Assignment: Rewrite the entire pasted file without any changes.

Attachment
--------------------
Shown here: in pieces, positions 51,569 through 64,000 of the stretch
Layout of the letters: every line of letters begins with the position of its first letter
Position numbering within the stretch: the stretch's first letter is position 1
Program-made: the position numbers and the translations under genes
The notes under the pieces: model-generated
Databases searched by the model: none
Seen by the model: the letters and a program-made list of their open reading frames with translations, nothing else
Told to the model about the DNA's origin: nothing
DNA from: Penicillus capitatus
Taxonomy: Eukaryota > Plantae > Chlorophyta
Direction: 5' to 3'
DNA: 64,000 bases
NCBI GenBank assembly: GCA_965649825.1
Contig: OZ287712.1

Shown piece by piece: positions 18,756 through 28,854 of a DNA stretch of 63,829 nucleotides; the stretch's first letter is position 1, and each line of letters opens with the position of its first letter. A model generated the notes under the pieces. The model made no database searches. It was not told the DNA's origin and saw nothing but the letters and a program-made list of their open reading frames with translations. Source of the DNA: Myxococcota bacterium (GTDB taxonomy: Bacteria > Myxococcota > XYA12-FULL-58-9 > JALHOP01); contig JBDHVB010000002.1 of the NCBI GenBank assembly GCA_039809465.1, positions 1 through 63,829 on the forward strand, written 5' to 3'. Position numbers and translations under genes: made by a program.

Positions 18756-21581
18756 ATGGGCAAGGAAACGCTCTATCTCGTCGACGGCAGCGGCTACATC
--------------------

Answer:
Shown here: in pieces, positions 51,569 through 64,000 of the stretch
Layout of the letters: every line of letters begins with the position of its first letter
Position numbering within the stretch: the stretch's first letter is position 1
Program-made: the position numbers and the translations under genes
The notes under the pieces: model-generated
Databases searched by the model: none
Seen by the model: the letters and a program-made list of their open reading frames with translations, nothing else
Told to the model about the DNA's origin: nothing
DNA from: Penicillus capitatus
Taxonomy: Eukaryota > Plantae > Chlorophyta
Direction: 5' to 3'
DNA: 64,000 bases
NCBI GenBank assembly: GCA_965649825.1
Contig: OZ287712.1

Shown piece by piece: positions 18,756 through 28,854 of a DNA stretch of 63,829 nucleotides; the stretch's first letter is position 1, and each line of letters opens with the position of its first letter. A model generated the notes under the pieces. The model made no database searches. It was not told the DNA's origin and saw nothing but the letters and a program-made list of their open reading frames with translations. Source of the DNA: Myxococcota bacterium (GTDB taxonomy: Bacteria > Myxococcota > XYA12-FULL-58-9 > JALHOP01); contig JBDHVB010000002.1 of the NCBI GenBank assembly GCA_039809465.1, positions 1 through 63,829 on the forward strand, written 5' to 3'. Position numbers and translations under genes: made by a program.

Positions 18756-21581
18756 ATGGGCAAGGAAACGCTCTATCTCGTCGACGGCAGCGGCTACATC